limestone, and whose lighter fractions had been lost by evaporation. It

    followed from this conclusion that if the bituminous sands were entered by

    a bore hole in the region where the sands were still overlaid by consolidated

    rock formations, oil similar to the original fluid petroleum would be found.

    Acting on this reasoning, a well was drilled at Pelican Rapids on the

    Athabaska River, 75 miles southwest of McMurray. The bituminous sands were

    reached after boring through 740 feet of sandstone and shale. The oil con–

    tent of bituminous sand proved to be the same sort of viscous, asphaltic

    material obser b v ed at exposures. A heavy flow of gas was encountered, however.

            This was in 1897-98. During the next few years wells were drilled by

    private parties at locations along the Athabaska River from McMurray northward.

    Some of these wells penetrated the underlying Devonian limestone. The only

    positive result of this activity was the discovery of salt beds in the

    limestone in the vicinity of McMurray. The Dominion Tar and Chemical Company

    established a salt plant at Waterways in 1940.

            Road Material . There has always been a close association, in the public

    mind, between the sticky, asphaltic “tar sands” and highway construction.

    003      |      Vol_IIB-0424                                                                                                                  
    EA-I. Clark: Development of Bituminous Sands

    This idea was studied by S. C. Ells when he was assigned to bituminous sand

    investigations by the Mines Branch, Federal Department of Mines (now the

    Department of Mines and Resources) in 1913. One of his first projects was

    to bring 60 tons of bituminous sand to Edmonton by sleigh (there was no

    railway to McMurray in those days) and to mix and heat this material with

    appropriate additions of sand and crushed rock to make several grades of

    bituminous aggregate for city pavement. This work was made part of a standard

    sheet asphalt job under way in this city. The pavement is still in service

    and the bituminous sand section is hardly distinguishable from the standard

    surface laid at the same time. Ells laid a second successful pavement in

    Jasper National Park between the station and the Lodge in 1926-27.

            T. Draper organized the McMurray Asphaltum and Oil Company to commercialize

    the use of bituminous sand for road construction. When the railway was com–

    pleted to Waterways in 1922, he opened a quarry alongside the track and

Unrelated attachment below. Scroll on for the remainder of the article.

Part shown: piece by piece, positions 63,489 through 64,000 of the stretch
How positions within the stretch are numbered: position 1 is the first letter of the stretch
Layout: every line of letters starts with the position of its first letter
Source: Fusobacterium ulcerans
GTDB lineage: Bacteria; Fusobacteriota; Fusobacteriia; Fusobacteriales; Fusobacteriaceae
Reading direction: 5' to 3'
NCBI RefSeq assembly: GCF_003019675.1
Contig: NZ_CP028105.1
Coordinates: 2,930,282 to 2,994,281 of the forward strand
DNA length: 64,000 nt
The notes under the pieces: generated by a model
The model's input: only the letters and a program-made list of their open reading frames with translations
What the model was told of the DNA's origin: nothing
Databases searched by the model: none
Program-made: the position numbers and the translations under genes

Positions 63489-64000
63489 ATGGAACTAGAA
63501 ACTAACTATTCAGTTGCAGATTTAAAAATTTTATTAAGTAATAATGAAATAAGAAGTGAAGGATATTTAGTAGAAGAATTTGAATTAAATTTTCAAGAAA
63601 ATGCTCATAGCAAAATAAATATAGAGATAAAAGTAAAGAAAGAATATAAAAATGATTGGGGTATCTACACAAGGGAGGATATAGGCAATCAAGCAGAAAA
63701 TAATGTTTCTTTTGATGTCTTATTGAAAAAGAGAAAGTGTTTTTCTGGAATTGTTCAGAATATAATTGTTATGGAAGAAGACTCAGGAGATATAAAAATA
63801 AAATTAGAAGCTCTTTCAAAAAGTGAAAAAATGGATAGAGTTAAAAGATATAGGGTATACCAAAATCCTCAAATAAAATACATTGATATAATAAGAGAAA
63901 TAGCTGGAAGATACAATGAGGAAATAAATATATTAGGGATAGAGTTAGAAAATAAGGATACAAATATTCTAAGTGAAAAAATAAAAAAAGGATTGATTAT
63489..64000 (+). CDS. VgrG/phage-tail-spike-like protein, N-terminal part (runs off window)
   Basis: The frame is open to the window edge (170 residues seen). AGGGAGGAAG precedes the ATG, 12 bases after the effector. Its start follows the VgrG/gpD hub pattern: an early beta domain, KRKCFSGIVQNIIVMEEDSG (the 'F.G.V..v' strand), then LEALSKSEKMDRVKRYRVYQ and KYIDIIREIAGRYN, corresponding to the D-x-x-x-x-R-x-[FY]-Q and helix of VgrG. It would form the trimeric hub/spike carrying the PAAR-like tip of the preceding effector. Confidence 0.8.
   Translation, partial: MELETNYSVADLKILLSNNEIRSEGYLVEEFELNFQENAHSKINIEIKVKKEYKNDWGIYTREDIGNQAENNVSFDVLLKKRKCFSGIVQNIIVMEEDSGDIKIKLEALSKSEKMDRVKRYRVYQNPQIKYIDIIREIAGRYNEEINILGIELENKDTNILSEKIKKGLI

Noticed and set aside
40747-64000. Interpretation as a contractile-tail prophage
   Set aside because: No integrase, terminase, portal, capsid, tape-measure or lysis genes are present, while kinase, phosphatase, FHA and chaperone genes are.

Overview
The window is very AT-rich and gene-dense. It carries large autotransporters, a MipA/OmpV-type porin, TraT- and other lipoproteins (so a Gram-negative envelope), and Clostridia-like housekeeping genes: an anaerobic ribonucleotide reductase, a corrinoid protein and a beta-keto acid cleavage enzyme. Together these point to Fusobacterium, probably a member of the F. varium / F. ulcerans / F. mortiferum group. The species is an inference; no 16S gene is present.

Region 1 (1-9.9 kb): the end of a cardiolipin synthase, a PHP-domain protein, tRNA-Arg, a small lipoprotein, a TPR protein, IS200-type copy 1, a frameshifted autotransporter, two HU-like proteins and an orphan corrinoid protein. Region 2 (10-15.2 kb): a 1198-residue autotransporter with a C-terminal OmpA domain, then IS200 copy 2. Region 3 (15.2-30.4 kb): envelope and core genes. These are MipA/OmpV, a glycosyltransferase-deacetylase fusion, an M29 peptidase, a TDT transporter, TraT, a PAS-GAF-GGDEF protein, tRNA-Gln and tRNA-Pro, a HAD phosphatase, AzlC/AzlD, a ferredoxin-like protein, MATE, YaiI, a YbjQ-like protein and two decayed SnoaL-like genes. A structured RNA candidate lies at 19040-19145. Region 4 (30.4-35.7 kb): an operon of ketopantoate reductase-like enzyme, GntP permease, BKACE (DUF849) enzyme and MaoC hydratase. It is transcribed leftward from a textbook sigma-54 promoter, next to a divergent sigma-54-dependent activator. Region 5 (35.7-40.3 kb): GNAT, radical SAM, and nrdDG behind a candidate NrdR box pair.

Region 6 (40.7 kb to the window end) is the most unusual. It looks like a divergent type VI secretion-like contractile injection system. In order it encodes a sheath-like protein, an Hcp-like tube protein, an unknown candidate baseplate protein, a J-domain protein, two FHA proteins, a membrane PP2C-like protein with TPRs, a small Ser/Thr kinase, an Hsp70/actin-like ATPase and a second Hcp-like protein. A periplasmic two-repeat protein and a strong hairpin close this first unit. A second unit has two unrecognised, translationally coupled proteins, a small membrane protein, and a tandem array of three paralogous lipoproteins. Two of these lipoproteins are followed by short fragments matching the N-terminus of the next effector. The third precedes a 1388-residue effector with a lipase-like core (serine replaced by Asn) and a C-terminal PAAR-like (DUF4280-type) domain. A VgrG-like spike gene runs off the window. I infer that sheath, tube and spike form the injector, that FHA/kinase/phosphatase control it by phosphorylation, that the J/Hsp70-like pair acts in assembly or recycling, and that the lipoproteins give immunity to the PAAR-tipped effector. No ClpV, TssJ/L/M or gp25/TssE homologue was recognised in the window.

solicited business in laying the bituminous sands as sidewalks and pavements.

    The enterprise did not thrive. The bituminous sand was not a cheap material

    after being quarried, shipped 300 miles, and quarried a second time from the

    railway cars. Its sand content was too soft and the proportion of sand to

    asphalt was not right. It needed too much “fixing up” to make pavement

    aggregate, and the highway engineers could see no sound reason for departing

    from standard practice in order to use it.

            Research Council of Alberta . The Government of Alberta entered the field

    of bituminous sand investigations in 1920. The Research Council of Alberta

    was organized at that time to facilitate the development of the natural

    resources of the Province by scientific studies. Coal, appropriately, was

    given the top place on the list of resources to be investigated b y u t the

    004      |      Vol_IIB-0425                                                                                                                  
    EA-I. Clark: Development of Bituminous Sands

    bituminous sands were marked for important attention. Work was started

    promptly and is still continuing. The Research Coun d c il judged that a

    practical method for recovering the oil from the bituminous sand was an

    essential key to their development and that the hot water separation pro–

    cess was the method of recovery that gave the best promise of success. It

    undertook to study this process as applied to the Alberta bituminous sands

    and to elucidate the factors upon which the successful application of the

    process depends.

            Laboratory findings were tested on plant scale. A small plant was

    operated in Edmonton in 1925. It was moved to the north in 1929-30, re–

    erected at a site near Waterways, and operated in a coordinated mining and

    separation plant project carried out jointly by the Federal Department of

    Mines and the Research Council of Alberta. The purpose of the plant was to

    determine whether separation of oil from the bituminous sand by hot water

    washing, as carried out in the laboratory, could be translated into tonnage

    operations. This purpose was achieved with fair success. The depression

    brought a virtual end to the activities of the Coun d c il until 1942, when it

    was resuscitated. Bituminous sand studies were resumed. The separation

    plant completed in 1948 by the Province of Alberta at Bitumount incorporates